2008 Alumni

Northwest Private Sector

Lori Martineau - Marathon

Lori Martineau

As a young high school girl in Sault Ste. Marie, Lori Martineau never dreamt that working as a car hop at the local A&W might foreshadow her eventual career as an entrepreneur.

Roller skating around the parking lot carrying trays of food, Martineau was content with just making a little money at a job she enjoyed.

She always knew she had business savvy. Her and her sisters always had money-making projects to keep change in their pockets.

Today, the northwest private sector award winner has a full plate. Martineau splits her time between the ownership duties of two successful A&W franchises along with managing the

Marathon Centre Mall and Bushwhacked Clothing Company.
She is responsible for 64 employees at her Marathon and Sault Ste. Marie restaurants.

Igniting the entrepreneurial flame in her young employees, who she affectionately refers to as “my kids,” is one of her main goals. She tells them, “I started just like you guys, I started at an A&W.”

“Owning a business is something anyone can challenge themselves to do, if they have the entrepreneurship skills,” she said.

Martineau’s journey started in 1989, when at 22, she went to Marathon, Ont. with her husband during the Hemlo Gold Mine boom.

She was soon given the opportunity to operate and manage Mark’s Work Wearhouse that was later renamed Bushwhacked Clothing Company as well as the Marathon Centre Mall on behalf of the Tonecraft Corporation.

At Mark’s Work Wearhouse, she gained training and experience through their franchise development program. This along with the help and guidance of her sister, a veteran manager of Mark’s Work Wearhouse in the Sault, allowed her to accumulate valuable management and marketing experience that would later become useful in her life.

The turning point in her career came in 2003, she said, when Tonecraft approached her about purchasing a bankrupt A&W on mall property. She agreed and purchased the franchise rights.

The gamble proved successful.

“I exceeded the sales by almost 18 per cent from the (previous) owner, in the first year.”

She attributed her success to her management style, believing fast food chains should be staff orientated. The first and most important task was to make sure she provided the proper working environment for her, mostly young, workforce.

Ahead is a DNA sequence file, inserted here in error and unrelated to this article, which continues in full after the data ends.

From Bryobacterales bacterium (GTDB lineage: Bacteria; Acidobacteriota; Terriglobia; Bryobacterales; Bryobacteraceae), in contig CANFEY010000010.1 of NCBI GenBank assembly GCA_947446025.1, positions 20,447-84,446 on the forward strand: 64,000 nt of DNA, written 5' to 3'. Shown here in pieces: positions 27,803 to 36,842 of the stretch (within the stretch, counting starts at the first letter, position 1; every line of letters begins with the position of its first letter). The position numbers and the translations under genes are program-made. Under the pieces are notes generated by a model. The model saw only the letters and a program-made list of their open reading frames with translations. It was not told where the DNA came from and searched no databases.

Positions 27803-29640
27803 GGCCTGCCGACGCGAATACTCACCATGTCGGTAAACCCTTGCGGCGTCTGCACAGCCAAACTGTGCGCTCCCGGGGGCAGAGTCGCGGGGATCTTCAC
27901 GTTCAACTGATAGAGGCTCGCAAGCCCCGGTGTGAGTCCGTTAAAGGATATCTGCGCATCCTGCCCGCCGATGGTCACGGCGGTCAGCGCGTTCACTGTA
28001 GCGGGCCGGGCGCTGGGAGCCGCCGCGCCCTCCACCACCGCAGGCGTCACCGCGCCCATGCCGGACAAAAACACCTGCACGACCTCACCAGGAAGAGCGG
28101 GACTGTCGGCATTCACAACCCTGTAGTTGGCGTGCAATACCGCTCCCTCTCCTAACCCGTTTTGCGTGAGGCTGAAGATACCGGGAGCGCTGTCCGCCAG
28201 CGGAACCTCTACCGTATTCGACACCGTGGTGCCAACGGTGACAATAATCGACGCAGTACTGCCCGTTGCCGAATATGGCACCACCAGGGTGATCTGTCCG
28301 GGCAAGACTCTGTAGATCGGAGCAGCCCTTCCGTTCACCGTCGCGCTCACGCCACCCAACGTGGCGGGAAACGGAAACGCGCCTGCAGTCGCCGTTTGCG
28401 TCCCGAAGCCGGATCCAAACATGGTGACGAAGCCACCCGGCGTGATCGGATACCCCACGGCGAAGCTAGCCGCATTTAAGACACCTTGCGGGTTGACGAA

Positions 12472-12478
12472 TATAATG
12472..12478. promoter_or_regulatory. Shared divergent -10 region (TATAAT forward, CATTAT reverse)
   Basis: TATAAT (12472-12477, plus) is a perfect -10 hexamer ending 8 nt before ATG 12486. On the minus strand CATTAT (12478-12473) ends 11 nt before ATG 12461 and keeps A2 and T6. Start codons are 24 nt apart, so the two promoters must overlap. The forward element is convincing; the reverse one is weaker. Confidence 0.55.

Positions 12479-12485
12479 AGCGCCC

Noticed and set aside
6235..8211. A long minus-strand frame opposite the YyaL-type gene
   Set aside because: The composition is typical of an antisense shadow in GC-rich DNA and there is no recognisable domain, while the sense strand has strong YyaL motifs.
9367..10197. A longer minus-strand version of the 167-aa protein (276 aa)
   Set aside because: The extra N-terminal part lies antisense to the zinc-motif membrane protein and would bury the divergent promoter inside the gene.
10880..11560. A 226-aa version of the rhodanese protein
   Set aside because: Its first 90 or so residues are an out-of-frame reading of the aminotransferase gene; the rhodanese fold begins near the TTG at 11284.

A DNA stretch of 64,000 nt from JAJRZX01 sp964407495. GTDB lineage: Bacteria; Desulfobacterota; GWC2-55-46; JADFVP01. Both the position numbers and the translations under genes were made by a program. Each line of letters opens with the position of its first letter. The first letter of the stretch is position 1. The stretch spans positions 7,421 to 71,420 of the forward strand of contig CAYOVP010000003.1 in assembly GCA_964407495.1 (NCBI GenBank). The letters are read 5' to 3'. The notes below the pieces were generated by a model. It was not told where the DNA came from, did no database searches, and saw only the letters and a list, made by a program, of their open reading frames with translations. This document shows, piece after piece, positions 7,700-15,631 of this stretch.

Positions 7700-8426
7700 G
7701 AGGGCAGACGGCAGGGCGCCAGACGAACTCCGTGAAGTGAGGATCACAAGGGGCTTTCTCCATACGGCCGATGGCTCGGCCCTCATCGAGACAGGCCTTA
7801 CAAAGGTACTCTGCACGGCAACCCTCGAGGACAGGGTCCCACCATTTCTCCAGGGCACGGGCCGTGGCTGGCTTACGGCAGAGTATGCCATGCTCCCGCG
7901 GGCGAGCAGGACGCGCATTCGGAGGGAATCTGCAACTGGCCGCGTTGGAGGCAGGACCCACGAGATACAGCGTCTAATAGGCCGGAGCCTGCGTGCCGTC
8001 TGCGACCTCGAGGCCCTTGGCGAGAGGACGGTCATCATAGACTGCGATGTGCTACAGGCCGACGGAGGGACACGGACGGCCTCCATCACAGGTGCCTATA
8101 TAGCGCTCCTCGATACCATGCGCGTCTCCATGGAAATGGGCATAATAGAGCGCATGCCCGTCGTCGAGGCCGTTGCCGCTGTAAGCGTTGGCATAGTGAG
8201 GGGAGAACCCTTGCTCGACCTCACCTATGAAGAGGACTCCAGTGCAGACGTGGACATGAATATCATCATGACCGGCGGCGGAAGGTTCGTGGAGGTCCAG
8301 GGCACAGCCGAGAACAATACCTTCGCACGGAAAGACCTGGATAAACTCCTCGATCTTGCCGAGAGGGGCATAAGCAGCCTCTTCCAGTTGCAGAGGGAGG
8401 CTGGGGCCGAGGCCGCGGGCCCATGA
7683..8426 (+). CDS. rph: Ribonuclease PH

She maintains an open-door policy with her staff, holding regular meetings to ensure the climate, is user friendly. A happy work environment, she believes, promotes good customer service.

Martineau still employs some of the people she hired back in 2003. “About half of my staff is still there.”

Managing a staff in the fast-food industry, with the majority of them still a year or two away from their high school graduation comes with some challenges.

“This is their first job for a lot of the students, who work for me at the A&W,” Martineau says. “I’ve got to make sure they have good skills going into their second job.”

She also promotes charity and community involvement.

“Once you give, you want to give more, and help more,” she said. “Then people want to help you. It’s just such a chain reaction.”

Success, comes from building good relationships, and hard work.

“I have good work habits, I have good skills and I have good people surrounding me,” she said.

“I’m being honest with you, I’m not educated, I have no master’s degree. I just worked hard all my life.”

Last year, in February, she was presented with the opportunity to purchase her second A&W in Sault Ste. Marie, the same location where she car hopped years ago.

This one was so far away, she needed a business partner in the area. Loe-and-behold, her sister Theresa, quickly volunteered, giving-up her successful career managing the Sault Mark’s Work Wearhouse.

Life has come full circle once again.

“When I got into Mark’s Work Warehouse, Theresa had 10 years experience and I needed her (to show me how to manage a business). Now she needs me… we’ve flip-flopped.”

The store has already shown steady growth, with up 16 per cent from the previous owner.

Looking to the future, Martineau mentions she has just put her Marathon A&W up for sale, even though it is still profitable.

“I want to expand on my entrepreneurship. Sometimes you have to give certain businesses up to free yourself for other opportunities.”

“I want to always be learning,” she said. “I think I’ll be an entrepreneur till… until old age.”